Idea 1.2: Research (You might want to read 1.1 from last year.)

This post was inspired by a couple of recent podcasts on the inability of a group of researchers to replicate a large percentage of research findings in psychology. We live in a science-based society, but many of us know little about how science works, how studies are funded, designed, and reported, and the consequences of these realities. If we are aware of the pressures on scientists to obtain money for research, to show positive results, or to report eye-catching results, we may know enough to be suspicious of the articles we see highlighting the results of the latest study.

The pressure to publish can cause scientists to use questionable research practices that all too often give rise to the charge that “statistics can be used to prove anything.” Of course, because of the pressure, deliberate confusion or misleading reporting of data can mislead even those well versed in the theory of probability.

For years I have been skeptical of the research that underlies education reform. There are many reasons for this, including the problem of reproducing research in behavioral psychology—one major area devoted to education research—the lack of improvement in education outcomes as a result of research, and the spin, lies, and deception that are constitutionally protected forms of free speech. Perhaps the most important reason for my skepticism is that we can only infer the intentions of those whose behavior we quantify.

One basic problem with the methodology of psychology—because the mind is largely a “black box” to psychologists, is that research must look at behaviors and attempt to discern the motivations of those behaviors. But, many of us are mostly unaware of the motives underlying our own behavior, so how can we expect to be sure about the motivations for the behavior of educators, students, parents, and community members?

In a recent episode of “On the Media,” Ulrich Schimmack, Professor of Psychology at the University of Toronto described a method he uses to check the reproducibility of psychological research. (Note: I have the paper as a PDF, so I can’t link to it. This is a link to Schimmack’s blog about it. Find “Quantifying Statistical Research Integrity: The Replicability Index,” November 2014, from this link):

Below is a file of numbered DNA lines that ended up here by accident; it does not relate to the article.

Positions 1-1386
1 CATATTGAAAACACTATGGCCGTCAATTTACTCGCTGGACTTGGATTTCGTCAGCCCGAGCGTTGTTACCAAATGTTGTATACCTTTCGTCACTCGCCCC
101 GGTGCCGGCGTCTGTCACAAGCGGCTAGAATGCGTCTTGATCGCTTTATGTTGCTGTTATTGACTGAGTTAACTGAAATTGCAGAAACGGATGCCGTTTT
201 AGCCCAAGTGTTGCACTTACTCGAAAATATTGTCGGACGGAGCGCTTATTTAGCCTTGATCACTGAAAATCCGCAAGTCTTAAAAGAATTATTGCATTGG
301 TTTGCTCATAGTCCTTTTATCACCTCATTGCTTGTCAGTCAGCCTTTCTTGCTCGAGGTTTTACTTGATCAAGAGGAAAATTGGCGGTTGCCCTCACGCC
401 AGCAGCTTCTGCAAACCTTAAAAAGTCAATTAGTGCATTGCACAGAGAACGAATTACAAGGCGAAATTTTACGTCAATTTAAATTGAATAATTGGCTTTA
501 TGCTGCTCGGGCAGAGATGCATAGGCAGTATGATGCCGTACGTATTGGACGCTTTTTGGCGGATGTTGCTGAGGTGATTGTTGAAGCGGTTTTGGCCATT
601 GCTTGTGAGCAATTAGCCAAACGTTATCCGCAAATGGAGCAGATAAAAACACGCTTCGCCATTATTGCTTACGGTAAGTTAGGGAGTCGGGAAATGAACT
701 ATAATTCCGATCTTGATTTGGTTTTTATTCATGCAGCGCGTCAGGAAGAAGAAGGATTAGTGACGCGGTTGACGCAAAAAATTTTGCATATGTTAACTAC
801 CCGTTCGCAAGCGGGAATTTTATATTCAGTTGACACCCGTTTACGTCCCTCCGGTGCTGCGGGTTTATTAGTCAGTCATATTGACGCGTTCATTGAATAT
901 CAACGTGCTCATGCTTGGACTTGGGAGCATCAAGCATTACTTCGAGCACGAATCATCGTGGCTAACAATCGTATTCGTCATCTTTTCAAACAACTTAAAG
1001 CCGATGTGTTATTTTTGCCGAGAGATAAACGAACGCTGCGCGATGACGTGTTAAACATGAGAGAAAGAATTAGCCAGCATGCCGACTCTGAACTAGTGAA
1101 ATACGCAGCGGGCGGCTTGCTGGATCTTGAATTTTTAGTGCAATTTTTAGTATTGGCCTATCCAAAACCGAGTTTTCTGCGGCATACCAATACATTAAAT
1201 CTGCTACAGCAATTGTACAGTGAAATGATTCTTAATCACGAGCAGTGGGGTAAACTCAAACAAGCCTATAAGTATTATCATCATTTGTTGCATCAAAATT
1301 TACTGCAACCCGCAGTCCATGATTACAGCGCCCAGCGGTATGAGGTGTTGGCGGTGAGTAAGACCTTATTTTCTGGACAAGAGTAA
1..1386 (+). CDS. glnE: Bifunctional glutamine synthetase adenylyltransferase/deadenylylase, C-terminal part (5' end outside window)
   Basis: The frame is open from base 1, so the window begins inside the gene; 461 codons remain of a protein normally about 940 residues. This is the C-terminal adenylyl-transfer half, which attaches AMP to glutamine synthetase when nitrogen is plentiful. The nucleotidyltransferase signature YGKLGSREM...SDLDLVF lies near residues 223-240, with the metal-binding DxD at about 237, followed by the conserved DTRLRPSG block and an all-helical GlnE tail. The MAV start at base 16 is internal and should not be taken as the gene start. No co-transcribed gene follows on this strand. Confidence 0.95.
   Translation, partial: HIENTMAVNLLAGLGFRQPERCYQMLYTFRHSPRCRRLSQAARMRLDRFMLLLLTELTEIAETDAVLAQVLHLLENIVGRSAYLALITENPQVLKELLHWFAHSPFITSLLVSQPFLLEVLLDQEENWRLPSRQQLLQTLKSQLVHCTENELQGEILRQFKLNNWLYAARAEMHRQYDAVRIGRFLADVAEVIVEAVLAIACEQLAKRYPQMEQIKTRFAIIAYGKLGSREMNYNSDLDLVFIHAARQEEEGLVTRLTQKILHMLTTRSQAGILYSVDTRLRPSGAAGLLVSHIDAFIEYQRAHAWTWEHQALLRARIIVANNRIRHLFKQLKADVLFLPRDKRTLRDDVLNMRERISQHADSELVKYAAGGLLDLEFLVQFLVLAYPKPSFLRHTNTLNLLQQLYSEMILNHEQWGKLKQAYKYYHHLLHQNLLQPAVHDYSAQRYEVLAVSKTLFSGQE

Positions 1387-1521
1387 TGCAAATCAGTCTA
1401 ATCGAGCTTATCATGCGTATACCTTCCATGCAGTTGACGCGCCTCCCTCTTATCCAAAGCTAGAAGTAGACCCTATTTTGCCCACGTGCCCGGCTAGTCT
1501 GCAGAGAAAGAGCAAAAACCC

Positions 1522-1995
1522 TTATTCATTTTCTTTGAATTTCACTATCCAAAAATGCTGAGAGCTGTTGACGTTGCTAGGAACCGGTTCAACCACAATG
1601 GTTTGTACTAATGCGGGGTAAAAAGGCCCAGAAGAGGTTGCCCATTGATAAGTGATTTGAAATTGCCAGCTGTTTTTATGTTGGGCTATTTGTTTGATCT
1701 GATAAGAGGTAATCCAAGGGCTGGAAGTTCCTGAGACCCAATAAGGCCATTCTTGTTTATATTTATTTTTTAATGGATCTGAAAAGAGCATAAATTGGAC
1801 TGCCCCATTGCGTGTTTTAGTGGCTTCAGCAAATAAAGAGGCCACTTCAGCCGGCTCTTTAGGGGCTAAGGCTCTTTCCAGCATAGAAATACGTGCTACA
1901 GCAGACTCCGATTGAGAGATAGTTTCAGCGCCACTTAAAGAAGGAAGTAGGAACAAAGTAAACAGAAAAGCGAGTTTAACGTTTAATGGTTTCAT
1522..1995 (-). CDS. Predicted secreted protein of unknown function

Considering the quantity of education research that is funded by groups with a material interest in the results, it is vital that we statistically analyze research on education through the lens of replicability. It is also a good idea to rely on the evidence of professional educators when that evidence conflicts with the results of studies—especially if they haven’t been replicated. Then there is the problem with the fact that we cannot know what would happen if we didn’t do what we are doing. Education is so important that when we believe that an approach is helpful, we wouldn’t think of denying some children the intervention in order to have a true randomized study.

A recent episode of Freakonomics Radio, “When Helping Hurts,” featured a rare analysis of a mentoring program. The discussion was about gathering objective research on whether or not mentoring helps. The original study was done by Richard Clarke Cabot, a physician and philanthropist whose life straddled the 19th and 20th Centuries. He commissioned the Cambridge Somerville Youth Study, initiated in the 30s, a study that lasted so long that it is still going on today. Cabot was motivated by the high recidivism rate of youth in the juvenile justice system and wanted to gain evidence of the efficacy of mentoring.

He identified groups of kids who seemed to be having difficulties, and paired them randomly. He then took one member of each pair and assigned him to an intervention and the other to a non-treatment control group. The original study lasted from 1939 to 1945; it’s almost nonexistent to have a randomized trial on this subject. The study was reexamined by Joan McCord, who published her findings in 1981:

To quote from the link:

“The program had no impacts on juvenile arrest rates measured by official or unofficial records. The program also had no impacts on adult arrest rates. There were no differences between the two groups in the number of serious crimes committed, age at when a first crime was committed, age when first committing a serious crime, or age after no serious crime was committed. A larger proportion of criminals from the treatment group went on to commit additional crimes than their counterparts in the control group.”

In short, the mentoring intervention either had no effect or was responsible for a greater number of crimes committed by the group that had received the years of intervention. Of course, because of this study, we can actually ask why such a counterintuitive result was obtained—and perhaps avoid interventions that have no impact or cause negative outcomes. But who would have believed that mentoring a young person would have either no effect or cause harm?

Research in pedagogical strategies is most hampered by the fact that teachers and students are all individuals who may be naturally more or less suited to each other, teachers who may be more or less culturally competent, students who are better or worse prepared to actually learn—depending on health, nutrition, family cohesion, and a variety of other factors our of teachers’ control. It is also not possible to do fully randomized trials of teaching and learning, leaving us with theoretical, rather than empirical studies. In a future blog, I will examine public education in Finland—because they choose the most qualified candidates, give them the best training, and let them do research in their classrooms, Finnish education is about the best that the institution can do. If it doesn’t work in Finland, it’s likely the system, not its implementation.